A closer look at three common yet dangerous chemicals
Advances in chemical science help make our lives easier, but those same chemicals can also pose a real threat to your health and survival if they are not properly controlled. Many of these gases are completely invisible to the naked eye and can overwhelm victims before they realize there is a problem. Understanding the sources and effects of the most common toxic gases can save your life.
Carbon monoxide is a by-product of burning organic materials, in particular gasoline and kerosene. Operating gas-powered appliances, heaters or machinery indoors without proper ventilation can cause a buildup of carbon monoxide in an enclosed space. When inhaled, carbon monoxide blocks off the oxygen receptors in red blood cells, causing you to suffocate despite being able to breathe. Symptoms of carbon monoxide poisoning include nausea, headaches, confusion, blurred vision, and in acute cases, loss of consciousness.
Hydrogen sulfide is a naturally occurring compound, commonly found around crude oils, natural gas and hot springs. While invisible, it has a telltale, “rotten egg” smell that can alert you to its presence. Take caution: hydrogen sulfide is extremely flammable, and in high amounts, can be lethal in just a few breaths. If you suspect there is a hydrogen sulfide leak, try to evacuate to fresh air immediately.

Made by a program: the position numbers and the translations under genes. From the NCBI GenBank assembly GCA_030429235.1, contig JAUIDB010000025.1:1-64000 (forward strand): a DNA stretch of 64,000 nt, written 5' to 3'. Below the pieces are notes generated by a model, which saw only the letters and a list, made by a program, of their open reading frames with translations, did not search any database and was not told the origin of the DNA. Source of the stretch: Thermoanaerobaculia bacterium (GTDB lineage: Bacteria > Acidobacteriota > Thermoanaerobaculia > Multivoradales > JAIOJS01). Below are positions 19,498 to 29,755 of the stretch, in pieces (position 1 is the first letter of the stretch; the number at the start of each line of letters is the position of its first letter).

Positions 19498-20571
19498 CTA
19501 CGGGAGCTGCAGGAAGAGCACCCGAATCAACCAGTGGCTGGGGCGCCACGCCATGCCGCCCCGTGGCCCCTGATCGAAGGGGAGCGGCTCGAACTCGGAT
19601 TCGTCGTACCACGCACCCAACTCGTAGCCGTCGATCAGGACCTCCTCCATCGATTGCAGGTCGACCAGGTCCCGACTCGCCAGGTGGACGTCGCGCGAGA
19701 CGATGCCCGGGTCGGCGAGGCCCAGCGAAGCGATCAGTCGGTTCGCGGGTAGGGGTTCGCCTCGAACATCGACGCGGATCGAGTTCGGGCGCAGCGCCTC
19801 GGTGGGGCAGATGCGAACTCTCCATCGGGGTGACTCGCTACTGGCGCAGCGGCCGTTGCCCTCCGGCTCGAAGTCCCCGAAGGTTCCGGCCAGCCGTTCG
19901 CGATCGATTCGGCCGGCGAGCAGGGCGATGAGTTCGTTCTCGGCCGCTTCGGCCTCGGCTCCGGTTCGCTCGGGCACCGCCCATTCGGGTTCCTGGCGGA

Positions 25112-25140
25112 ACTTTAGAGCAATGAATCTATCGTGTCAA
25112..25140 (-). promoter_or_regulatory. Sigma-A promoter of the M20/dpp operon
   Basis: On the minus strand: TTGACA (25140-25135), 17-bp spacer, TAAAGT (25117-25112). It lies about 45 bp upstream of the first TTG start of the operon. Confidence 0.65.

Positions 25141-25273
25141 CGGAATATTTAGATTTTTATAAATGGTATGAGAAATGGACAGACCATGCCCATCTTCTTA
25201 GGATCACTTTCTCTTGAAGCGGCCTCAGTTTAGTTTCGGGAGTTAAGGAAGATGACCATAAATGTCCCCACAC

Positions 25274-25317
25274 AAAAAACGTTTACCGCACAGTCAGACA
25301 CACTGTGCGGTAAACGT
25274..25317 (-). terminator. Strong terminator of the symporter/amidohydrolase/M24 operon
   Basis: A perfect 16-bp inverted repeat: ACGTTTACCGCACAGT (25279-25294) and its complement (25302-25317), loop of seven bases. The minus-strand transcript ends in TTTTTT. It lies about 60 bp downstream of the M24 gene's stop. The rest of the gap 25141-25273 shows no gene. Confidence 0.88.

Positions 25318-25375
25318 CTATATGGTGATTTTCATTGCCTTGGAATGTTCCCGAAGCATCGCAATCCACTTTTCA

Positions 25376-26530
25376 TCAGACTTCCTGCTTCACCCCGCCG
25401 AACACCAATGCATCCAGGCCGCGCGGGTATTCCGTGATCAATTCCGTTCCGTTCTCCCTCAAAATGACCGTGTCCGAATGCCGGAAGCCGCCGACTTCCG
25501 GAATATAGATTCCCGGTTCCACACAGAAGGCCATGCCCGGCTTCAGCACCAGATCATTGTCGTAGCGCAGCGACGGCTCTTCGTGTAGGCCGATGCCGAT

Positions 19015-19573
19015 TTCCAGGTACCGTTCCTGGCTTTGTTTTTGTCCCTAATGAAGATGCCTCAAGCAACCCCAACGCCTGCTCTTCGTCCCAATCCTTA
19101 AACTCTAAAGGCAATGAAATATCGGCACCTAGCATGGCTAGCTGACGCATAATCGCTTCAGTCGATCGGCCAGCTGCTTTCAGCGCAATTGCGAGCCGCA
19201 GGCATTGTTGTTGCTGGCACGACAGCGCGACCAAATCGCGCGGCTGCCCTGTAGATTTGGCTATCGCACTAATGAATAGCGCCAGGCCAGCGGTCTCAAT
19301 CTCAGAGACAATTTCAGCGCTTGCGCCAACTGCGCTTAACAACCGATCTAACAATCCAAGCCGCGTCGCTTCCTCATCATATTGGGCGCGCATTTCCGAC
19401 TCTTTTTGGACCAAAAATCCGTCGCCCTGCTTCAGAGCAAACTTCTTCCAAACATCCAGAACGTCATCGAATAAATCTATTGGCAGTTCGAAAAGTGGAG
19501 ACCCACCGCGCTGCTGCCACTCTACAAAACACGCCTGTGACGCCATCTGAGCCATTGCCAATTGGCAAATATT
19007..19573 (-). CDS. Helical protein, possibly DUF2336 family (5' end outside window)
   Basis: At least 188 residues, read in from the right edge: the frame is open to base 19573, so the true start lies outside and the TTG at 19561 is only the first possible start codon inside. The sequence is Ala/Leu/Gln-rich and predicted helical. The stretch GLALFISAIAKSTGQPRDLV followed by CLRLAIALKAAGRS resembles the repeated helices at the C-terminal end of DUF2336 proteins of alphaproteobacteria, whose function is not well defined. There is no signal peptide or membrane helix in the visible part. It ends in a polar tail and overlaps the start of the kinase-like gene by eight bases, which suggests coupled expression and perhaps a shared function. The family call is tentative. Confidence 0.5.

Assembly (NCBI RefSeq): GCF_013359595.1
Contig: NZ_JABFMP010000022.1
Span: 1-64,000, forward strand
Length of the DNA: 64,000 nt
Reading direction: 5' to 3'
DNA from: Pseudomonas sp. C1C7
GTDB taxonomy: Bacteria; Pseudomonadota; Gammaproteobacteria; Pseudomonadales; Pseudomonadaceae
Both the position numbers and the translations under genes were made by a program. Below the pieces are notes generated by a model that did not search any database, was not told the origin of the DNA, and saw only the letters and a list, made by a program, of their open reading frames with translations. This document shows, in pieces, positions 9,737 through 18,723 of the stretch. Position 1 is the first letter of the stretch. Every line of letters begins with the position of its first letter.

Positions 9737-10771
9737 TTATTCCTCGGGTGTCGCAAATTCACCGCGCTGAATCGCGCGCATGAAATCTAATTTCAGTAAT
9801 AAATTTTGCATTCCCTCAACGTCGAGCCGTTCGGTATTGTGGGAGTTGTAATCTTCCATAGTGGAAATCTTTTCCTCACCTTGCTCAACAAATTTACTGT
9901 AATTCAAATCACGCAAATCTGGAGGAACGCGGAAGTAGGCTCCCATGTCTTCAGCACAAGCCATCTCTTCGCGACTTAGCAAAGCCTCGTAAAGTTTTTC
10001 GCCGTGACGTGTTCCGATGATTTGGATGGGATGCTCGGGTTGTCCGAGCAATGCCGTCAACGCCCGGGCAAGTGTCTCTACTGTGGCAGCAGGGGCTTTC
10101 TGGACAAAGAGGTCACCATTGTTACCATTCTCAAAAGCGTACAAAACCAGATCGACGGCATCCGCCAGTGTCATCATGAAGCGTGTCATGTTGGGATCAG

Methane, like carbon monoxide, is both colorless and odorless. In fact, in industrial settings like natural gas production, sulfur is added to methane in order to give it a detectable order. While not directly toxic to the human body, methane in the air means your body cannot take in as much oxygen, which can result in suffocation if not addressed. Methane is also highly combustible, presenting an explosion risk.
Proper ventilation is the best defense against accidents involving toxic gases. Whenever possible, machinery or tools that produce toxic gases should only be used outdoors. If you must be indoors, make sure to install an efficient venting setup, and keep it maintained and inspected annually. Detection equipment can also help, but is not a foolproof solution, so take extreme care whenever toxic gases are involved.
When an airborne chemical is the cause of an injury or death, it can be difficult to identify the source without proper testing and investigation. They encourage any victim of chemical exposure to seek out legal advice and representation, as they may be eligible for compensation for medical costs, as well as pain and suffering. The attorneys at Mallon & McCool, LLC, have extensive experience with toxic tort and chemical exposure cases. Their law offices are located at 300 East Lombard Street in Baltimore, Maryland.